American says installation job caused seat snafu

Associated Press Modified: October 2, 2012 at 9:31 pm •  Published: October 2, 2012

DALLAS (AP) — American Airlines said that improperly installed clamps caused seats to pop loose on two planes during flights and an inspection turned up four others with the same problem.

The airline said Tuesday that it inspected and fixed the seats on 36 of its Boeing 757 jets and planned to check 11 other planes.

In the past week, rows of seats have come loose on three separate flights, two of which made emergency landings. Federal officials are looking into the matter, which safety advocates consider to be serious.

David L. Campbell, the airline's vice president of safety, said in an interview that the clamps might have been installed incorrectly during maintenance work by American crews and an outside contractor, Timco Aviation Services. He could not recall a similar problem with any other American planes.

The first sign of trouble showed up last Wednesday, when crews noticed loose seats on a plane that had flown from Dallas-Fort Worth International Airport to Vail, Colo. The seats were tightened again that day in Boston. The same plane had to make an emergency landing Monday when seats came loose shortly after takeoff on a New York-to-Miami flight.

Another plane flying from Boston to Miami on Saturday diverted to New York after seats loosened in mid-flight.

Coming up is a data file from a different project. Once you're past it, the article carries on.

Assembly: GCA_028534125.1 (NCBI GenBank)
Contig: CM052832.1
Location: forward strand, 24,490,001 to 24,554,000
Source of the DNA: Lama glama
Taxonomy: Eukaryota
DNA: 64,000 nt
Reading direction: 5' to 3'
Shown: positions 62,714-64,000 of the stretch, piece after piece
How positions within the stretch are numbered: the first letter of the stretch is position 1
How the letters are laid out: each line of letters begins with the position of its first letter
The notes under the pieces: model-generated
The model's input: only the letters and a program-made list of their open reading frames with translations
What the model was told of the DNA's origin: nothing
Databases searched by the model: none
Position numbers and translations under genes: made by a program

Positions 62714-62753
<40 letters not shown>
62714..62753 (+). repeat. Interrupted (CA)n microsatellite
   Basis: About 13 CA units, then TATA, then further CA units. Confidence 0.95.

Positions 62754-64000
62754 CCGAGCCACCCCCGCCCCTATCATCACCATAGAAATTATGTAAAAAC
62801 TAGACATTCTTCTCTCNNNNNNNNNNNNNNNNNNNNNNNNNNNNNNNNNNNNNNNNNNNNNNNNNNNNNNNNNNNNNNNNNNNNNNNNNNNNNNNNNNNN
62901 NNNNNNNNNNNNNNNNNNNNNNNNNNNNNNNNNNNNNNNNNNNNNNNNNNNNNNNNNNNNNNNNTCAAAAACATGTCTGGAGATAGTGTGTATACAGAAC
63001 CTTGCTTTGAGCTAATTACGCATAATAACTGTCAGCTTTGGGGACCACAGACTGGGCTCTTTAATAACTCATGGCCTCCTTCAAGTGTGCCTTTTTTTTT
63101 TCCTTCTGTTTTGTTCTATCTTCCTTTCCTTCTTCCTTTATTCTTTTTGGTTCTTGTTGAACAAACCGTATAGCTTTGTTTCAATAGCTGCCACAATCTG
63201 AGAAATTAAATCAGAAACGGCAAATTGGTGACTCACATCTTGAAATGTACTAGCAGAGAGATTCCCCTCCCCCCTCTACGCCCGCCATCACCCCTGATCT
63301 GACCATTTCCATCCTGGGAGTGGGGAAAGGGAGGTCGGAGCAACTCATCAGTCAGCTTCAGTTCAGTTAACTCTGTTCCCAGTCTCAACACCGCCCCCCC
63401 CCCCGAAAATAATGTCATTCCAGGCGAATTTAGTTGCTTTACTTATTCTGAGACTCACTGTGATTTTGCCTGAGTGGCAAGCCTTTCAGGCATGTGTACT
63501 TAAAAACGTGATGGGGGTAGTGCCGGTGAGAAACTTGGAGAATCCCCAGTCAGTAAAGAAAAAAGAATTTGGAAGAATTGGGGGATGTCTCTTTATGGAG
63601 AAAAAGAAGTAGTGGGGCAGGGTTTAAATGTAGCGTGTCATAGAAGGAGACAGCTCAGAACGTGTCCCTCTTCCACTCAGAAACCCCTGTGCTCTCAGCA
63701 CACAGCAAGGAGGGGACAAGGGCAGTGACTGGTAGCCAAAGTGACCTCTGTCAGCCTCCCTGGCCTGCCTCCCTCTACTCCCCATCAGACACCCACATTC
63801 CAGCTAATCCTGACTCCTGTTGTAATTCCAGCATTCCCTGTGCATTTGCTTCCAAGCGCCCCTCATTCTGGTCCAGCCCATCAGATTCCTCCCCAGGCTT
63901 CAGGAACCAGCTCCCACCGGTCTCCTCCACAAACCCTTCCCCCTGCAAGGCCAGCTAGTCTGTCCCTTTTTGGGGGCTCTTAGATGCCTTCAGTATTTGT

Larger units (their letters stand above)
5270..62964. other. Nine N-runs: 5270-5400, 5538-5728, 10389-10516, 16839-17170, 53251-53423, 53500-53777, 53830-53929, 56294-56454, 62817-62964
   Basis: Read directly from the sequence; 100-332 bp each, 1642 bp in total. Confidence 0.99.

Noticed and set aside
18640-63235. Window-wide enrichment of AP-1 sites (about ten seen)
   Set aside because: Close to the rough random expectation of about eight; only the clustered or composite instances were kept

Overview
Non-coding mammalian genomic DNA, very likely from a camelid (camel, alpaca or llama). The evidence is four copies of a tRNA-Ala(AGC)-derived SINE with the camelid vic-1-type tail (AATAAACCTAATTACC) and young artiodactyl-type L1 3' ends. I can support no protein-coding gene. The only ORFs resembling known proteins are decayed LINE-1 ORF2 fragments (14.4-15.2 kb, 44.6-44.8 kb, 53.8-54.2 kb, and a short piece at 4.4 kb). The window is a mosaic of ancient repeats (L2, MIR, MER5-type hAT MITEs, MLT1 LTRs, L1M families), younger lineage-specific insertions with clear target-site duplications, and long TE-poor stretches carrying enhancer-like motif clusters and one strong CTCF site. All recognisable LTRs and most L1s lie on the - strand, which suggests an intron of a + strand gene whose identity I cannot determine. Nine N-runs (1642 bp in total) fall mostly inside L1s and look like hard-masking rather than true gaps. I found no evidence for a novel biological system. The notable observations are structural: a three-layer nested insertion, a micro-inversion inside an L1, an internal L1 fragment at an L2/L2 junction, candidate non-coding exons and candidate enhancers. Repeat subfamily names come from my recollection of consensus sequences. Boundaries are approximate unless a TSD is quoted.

Separately, an American flight on Tuesday from Chicago to London was diverted to Shannon Airport in Ireland after a report of smoke in the cabin, which the airline attributed to a faulty fan in an entertainment system.

The reports of smoky cabins and seats coming loose during flights raised questions about safety on the nation's third biggest airline. Aviation industry experts said bad publicity could lead passengers to avoid American.

Matt Ziemkiewicz, president of the safety-advocacy group National Air Disaster Alliance, said passengers could be hurt or killed in an otherwise survivable crash if seats break loose from their moorings.

"What if it's a little kid or an old person in the row behind them?" he said. "That seat becomes a projectile with people on it."

The planes in the Saturday and Monday incidents were serviced in the past two months and seats had been removed and reinstalled, American said.

Campbell, the safety executive, said new seats on some of American's 757s have a different fastening system — instead of four bolts that are wrench-tightened, they are held in place by two bolts in back that are tightened with wrenches and two in front that are hand-tightened. The seats must be positioned precisely so that they lock into place.

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